151 of 161 people found the following review helpful
Deliciously Witty & Acerbic,
This review is from: The Sweet Life in Paris: Delicious Adventures in the World's Most Glorious - and Perplexing - City (Hardcover)
I absolutely adore David Lebovitz. I took a couple cooking classes from him several years ago and am a fan for life. His recipes are the absolute best plus he is smart and hilarious. So I had to have his book which shares incidents from his life since his move to Paris. It's a quick fun read that will ring true to anyone who's spent time there. David spares no one, from the French men in their religion revealing bathing suits to the American tourists in their fanny packs and plastic flip flops. David shares incidents which will have you laughing and glad you live in the U.S. yet earning for the unique charm and culinary delights of Paris. The book is filled with Parisian shopkeepers who would rather smoke outside or text their friends than sell you cheese that you are unworthy of; the mindless buracuracy needed to return an item that broke with its first use; and the endless strikes that usually start right outside his apartment. While David can be acerbic and slightly misanthropic, he's always endearing. Of course, the recipes look amazing and I can hardly wait to try them.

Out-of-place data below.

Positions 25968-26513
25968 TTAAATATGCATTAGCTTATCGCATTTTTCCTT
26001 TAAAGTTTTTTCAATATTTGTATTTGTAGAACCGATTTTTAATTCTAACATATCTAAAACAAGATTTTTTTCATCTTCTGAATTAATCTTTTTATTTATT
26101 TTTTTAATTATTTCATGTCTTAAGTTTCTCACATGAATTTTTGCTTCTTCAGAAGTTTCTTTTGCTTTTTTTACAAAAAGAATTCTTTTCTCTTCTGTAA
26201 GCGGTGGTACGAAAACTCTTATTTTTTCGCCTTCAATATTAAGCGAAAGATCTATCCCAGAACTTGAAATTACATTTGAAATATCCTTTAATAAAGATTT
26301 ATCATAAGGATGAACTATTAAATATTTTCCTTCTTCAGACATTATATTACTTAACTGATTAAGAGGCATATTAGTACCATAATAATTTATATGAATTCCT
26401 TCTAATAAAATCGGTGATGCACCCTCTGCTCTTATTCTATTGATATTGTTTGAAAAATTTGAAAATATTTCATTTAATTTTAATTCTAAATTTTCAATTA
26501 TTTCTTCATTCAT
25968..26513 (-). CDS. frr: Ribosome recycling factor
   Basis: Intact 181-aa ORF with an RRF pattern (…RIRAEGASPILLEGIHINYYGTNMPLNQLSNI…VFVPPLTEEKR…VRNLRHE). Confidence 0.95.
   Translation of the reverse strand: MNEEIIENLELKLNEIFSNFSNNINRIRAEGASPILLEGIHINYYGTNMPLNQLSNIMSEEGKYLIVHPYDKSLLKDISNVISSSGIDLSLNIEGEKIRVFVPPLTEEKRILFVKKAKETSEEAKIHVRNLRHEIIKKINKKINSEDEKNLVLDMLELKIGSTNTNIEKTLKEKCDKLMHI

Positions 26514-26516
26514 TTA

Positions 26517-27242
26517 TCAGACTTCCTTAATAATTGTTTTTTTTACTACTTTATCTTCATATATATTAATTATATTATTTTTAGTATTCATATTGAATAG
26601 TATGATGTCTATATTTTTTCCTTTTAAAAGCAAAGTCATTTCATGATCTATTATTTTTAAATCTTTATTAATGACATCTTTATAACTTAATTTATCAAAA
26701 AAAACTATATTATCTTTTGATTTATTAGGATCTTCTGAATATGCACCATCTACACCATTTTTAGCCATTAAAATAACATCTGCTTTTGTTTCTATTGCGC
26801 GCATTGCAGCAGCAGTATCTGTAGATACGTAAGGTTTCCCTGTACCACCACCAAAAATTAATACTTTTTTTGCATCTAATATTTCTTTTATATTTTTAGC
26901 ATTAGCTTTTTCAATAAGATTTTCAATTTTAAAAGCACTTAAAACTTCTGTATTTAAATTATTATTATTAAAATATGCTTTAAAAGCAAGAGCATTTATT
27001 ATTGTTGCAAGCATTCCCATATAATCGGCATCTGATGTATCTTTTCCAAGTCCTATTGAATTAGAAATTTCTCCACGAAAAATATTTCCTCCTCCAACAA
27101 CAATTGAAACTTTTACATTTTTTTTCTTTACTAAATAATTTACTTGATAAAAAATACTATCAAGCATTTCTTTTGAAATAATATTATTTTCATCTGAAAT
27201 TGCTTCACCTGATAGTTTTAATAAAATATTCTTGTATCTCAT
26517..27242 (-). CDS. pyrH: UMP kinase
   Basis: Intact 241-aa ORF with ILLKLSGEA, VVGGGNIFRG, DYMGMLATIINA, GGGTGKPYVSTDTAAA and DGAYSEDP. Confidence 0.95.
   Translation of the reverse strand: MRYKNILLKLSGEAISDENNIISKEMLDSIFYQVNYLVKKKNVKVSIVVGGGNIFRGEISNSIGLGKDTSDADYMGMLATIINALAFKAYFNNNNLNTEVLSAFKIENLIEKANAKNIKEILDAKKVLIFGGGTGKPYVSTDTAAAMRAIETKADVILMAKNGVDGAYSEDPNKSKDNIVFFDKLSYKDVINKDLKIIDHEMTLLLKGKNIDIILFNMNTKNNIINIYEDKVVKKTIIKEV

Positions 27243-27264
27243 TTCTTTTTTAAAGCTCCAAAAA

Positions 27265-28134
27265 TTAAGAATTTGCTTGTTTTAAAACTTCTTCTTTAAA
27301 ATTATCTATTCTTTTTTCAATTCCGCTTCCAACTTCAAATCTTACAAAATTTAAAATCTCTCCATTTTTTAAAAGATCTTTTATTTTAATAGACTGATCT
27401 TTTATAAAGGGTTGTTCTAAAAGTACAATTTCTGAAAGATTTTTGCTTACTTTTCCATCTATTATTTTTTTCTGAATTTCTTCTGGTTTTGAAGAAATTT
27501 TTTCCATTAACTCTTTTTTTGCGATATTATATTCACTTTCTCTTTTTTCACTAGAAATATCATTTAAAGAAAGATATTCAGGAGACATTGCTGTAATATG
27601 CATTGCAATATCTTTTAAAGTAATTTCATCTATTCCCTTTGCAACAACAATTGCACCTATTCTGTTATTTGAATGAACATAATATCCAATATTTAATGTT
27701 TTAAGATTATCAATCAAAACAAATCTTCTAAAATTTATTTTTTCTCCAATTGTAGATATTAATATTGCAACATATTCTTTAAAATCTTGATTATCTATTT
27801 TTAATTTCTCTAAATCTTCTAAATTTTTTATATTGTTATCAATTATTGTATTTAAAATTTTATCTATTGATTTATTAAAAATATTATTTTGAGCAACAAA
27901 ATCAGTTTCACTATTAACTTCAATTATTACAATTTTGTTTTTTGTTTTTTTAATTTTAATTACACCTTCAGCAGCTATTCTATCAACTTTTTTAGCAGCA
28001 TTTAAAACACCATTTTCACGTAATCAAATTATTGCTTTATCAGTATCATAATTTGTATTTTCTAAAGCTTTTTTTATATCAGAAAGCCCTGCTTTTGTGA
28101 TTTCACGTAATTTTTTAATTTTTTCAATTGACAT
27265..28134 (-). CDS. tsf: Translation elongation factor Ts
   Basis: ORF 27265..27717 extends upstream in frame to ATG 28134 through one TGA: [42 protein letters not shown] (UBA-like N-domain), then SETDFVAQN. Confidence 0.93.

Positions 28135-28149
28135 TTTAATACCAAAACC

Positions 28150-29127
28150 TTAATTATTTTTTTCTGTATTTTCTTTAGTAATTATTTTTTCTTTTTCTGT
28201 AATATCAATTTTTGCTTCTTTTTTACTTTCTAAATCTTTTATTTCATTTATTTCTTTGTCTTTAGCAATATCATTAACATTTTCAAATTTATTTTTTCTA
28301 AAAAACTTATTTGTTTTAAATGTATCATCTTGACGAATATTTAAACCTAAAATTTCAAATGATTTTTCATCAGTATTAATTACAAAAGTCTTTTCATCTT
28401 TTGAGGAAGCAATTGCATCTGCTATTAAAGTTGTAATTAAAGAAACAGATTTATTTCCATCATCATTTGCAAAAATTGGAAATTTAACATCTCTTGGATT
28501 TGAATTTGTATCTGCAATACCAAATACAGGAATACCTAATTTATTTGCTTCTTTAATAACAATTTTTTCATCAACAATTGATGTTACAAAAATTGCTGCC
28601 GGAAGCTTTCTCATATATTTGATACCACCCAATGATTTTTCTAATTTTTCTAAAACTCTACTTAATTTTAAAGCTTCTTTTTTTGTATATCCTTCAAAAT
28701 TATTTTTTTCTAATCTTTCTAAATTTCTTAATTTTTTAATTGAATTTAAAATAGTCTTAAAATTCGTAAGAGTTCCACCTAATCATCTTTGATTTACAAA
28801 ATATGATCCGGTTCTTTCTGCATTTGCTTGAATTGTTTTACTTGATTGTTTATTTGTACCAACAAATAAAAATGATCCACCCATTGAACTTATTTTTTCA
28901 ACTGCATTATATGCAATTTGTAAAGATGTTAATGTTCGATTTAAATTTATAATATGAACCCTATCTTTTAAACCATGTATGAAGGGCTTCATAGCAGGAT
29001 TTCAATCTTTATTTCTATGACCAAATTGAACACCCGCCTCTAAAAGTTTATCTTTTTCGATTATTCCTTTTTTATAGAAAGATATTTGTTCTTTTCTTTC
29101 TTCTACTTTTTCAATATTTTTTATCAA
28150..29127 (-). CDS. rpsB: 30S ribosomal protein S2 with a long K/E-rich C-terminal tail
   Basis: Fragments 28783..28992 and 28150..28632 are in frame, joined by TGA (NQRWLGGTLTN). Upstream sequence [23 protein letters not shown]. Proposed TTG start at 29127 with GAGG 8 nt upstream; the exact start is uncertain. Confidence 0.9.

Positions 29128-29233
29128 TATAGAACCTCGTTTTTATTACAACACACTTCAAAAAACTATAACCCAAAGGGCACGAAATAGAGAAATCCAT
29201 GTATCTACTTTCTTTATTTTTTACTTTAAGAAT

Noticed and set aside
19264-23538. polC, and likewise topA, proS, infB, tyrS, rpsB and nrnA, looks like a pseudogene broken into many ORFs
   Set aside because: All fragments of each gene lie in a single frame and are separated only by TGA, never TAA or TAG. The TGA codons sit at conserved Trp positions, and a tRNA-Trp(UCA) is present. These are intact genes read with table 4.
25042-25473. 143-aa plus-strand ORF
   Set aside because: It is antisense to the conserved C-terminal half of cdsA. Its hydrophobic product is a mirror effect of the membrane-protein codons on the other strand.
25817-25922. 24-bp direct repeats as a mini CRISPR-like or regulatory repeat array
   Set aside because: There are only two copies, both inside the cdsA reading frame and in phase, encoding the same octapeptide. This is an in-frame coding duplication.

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Showing 1-3 of 3 posts in this discussion
Initial post: Aug 14, 2009 11:12:46 PM PDT
"David shares incidents which will have you laughing and glad you live in the U.S. "
That would depend "where" in the US, of course.
Posted on Mar 1, 2011 6:12:57 PM PST
"David shares incidents which will have you laughing and glad you live in the U.S."
Interesting take-home message from this book. I see you hail from Texas. A place that makes the French equally glad they live in France.
Posted on Mar 16, 2012 7:38:01 AM PDT
James Ellsworth says:
Yes, it's funny and the book may contain some 'truth' about Paris, Parisians and so forth but our extensive visits to Paris and to France do not confirm the unfortunate stereotypes presented here. We have found shopkeepers to be attentive and devoted to their work. It is true that we can be polite in French and we dress toward the formal side of casual clothing and we do radiate some understanding of and pleasure in what is on offer. Playing up stereotypes of a culture does little good for the image of the 'Ugly American' in France. Travel writing could best be about building understanding between cultures.
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